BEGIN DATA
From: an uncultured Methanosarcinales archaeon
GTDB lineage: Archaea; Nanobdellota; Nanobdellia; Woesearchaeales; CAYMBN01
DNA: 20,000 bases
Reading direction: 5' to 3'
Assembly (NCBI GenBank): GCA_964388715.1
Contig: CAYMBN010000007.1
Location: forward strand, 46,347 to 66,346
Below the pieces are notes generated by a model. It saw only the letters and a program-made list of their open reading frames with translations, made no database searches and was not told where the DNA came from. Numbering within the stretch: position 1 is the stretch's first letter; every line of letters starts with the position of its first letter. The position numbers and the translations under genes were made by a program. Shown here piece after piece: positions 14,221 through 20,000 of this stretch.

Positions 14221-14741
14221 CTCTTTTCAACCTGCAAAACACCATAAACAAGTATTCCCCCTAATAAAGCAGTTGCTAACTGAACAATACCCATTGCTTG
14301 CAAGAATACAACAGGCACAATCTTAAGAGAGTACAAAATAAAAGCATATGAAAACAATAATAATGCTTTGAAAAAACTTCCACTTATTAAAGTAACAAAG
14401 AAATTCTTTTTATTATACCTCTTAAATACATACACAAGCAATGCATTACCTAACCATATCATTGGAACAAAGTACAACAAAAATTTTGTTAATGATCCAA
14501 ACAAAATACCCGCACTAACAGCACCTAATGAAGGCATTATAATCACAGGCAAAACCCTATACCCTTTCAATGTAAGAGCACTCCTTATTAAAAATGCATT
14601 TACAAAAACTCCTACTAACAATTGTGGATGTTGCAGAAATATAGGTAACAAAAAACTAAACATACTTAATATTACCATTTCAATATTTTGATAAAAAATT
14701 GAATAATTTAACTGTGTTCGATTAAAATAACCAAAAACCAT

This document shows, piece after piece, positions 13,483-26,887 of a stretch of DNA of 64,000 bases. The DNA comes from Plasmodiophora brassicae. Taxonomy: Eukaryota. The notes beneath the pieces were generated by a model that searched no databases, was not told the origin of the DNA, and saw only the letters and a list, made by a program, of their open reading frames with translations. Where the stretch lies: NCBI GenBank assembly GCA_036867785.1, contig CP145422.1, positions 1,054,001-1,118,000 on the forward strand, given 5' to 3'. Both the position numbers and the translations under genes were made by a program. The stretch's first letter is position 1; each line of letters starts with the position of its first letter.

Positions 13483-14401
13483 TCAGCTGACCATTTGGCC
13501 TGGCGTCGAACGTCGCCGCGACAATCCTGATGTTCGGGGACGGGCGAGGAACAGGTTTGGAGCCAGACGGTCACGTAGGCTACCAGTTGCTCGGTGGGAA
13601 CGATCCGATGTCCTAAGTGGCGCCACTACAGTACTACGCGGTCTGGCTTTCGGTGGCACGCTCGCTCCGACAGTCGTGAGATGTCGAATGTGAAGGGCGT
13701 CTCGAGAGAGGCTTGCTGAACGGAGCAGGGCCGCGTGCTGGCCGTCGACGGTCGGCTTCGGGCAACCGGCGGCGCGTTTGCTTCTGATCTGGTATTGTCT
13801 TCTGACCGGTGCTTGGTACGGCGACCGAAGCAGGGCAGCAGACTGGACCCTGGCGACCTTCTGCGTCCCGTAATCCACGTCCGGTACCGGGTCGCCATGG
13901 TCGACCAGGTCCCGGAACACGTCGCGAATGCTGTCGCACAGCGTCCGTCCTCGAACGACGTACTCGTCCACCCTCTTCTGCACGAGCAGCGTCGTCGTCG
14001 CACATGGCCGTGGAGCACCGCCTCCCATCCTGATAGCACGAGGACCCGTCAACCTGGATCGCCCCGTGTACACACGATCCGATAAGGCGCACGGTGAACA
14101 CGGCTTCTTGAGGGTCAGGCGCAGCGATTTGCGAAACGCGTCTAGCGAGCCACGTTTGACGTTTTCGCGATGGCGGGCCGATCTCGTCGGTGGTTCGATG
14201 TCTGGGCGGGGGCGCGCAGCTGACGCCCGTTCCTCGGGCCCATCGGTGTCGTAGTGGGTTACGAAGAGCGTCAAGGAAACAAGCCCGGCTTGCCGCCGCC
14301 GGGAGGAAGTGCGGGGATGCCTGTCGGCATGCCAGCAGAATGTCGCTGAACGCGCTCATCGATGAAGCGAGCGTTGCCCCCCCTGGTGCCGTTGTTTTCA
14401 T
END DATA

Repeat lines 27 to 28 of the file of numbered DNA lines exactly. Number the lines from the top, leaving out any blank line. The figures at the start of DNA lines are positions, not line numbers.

14301 GGGAGGAAGTGCGGGGATGCCTGTCGGCATGCCAGCAGAATGTCGCTGAACGCGCTCATCGATGAAGCGAGCGTTGCCCCCCCTGGTGCCGTTGTTTTCA
14401 T